14.3 Administrative controls

The administrative controls aim at preventing the exposure to infectious droplet nuclei.

14.3.1 Patients triage

Upon entry into the health facility, a member of the medical staff should identify patients with a cough as soon as possible. Patients with a cough over two weeks should be sent to a separate waiting room if possible.

All patients with cough (including patients with less than two weeks of cough) should receive tissues or face masks, and they should be requested to cover their mouth and nose when they cough.

14.3.2 Patient, visitors and attendants' flow

Inside the TB department, circulation of patients and attendants is controlled:
– Encourage patients/attendants to spend as much time as possible outdoors if weather permits or in areas that are open on three or four sides.
– Have visible signage on entry doors to TB wards that forbid visitors to enter.
– Limit visitation duration, particularly for contagious patients.
– Encourage visits outside the building, especially for contagious patients.
– Have visiting areas well identified with signage.
– Before any visit, the nurse should provide information on transmission risk, including the usage of respirators if carers need to go in high risk areas, such as smear-positive, drug-resistant TB (DR-TB), re-treatment smear-positive inpatient units and areas or clinics were diagnosis of TB is being undertaken.
– Avoid that known or suspect TB patients go through areas where they may infect other patients, and vice versa, that patients without TB go through areas where they are unnecessarily exposed to the bacillus.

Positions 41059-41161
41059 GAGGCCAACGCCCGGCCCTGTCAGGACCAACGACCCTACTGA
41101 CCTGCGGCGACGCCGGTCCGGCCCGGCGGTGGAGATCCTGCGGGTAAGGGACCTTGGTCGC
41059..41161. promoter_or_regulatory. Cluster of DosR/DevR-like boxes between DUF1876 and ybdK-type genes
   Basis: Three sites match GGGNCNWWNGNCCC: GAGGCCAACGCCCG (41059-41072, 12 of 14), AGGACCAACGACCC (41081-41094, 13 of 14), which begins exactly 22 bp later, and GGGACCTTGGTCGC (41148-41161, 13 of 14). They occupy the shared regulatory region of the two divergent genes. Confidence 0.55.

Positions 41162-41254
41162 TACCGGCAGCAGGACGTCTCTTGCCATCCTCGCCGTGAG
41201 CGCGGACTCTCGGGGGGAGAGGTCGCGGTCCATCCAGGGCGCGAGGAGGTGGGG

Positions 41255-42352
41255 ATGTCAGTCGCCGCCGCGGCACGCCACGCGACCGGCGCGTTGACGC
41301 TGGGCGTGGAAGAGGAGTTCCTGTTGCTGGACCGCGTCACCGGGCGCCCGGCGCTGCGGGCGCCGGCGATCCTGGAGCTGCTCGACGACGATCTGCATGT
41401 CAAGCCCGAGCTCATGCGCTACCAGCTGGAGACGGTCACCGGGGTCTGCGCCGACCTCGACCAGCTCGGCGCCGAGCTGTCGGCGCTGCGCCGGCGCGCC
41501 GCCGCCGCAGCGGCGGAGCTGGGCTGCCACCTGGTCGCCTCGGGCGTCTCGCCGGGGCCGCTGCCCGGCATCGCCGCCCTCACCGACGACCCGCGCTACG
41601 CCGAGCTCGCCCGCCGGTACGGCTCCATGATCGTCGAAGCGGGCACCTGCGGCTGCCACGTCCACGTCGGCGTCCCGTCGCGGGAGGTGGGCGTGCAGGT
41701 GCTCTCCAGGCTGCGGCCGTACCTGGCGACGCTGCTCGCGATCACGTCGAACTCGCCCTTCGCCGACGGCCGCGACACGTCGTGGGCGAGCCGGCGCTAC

14.3.3 Segregation of hospitalized patients

Patients should preferably be treated in ambulatory care. Hospitalisation should be limited and reserved for clinically unwell patients.
TB wards must be separated from the others wards in the health structure compound.
Ideally, within the TB department, patients should be placed in single rooms. If this is not possible, cohort isolation must be implemented and different sections should be labelled according to the degree of contagiousness (smear/culture status) and risk of resistance.

The following is one scheme of separation. It does involve the use of some single isolation rooms (all TB inpatient facilities should have some isolation rooms. If none exist, a very high priority is to add some).
– Smear-positive patients with proven or suspected DR-TB, including chronic cases and retreatment cases that are likely to have MDR-TB. MDR-TB cases should have single isolation rooms (place in 2 to 4 person rooms with other MDR-TB patients if there are no single rooms and try to match DST patterns). It is particularly important not to mix MDRTB patients with extensively drug-resistant TB (XDR-TB) patients.
– Smear-positive patients with fully susceptible TB.
– Smear-negative patients (or patients who have converted), with proven or suspected DRTB (once patients are on effective treatment, they rapidly become non-contagious).
– Less or non-contagious TB: patients with smear-negative pulmonary TB (PTB), EPTB, patients having converted their sputum/culture and most children.
– Patients who are undergoing diagnosis as suspected cases: when possible do not hospitalize patients for diagnosis. If hospitalization is necessary, these patients need isolation rooms. Never put a patient who is not receiving TB medications in a TB ward.

If women and men are to be separated, this scheme requires at least 8 different wards and enough single rooms for suspect cases and MDR-TB patients.

14.3.4 TB IC training

All healthcare personnel should receive initial training on TB transmission, information on high-risk areas in the facility and on protective measures. Continuing education should be offered annually.

The training should also include how staff can teach patients, visitors and attendants about the risk of TB transmission and how to avoid it (cough etiquette, use of masks and respirators).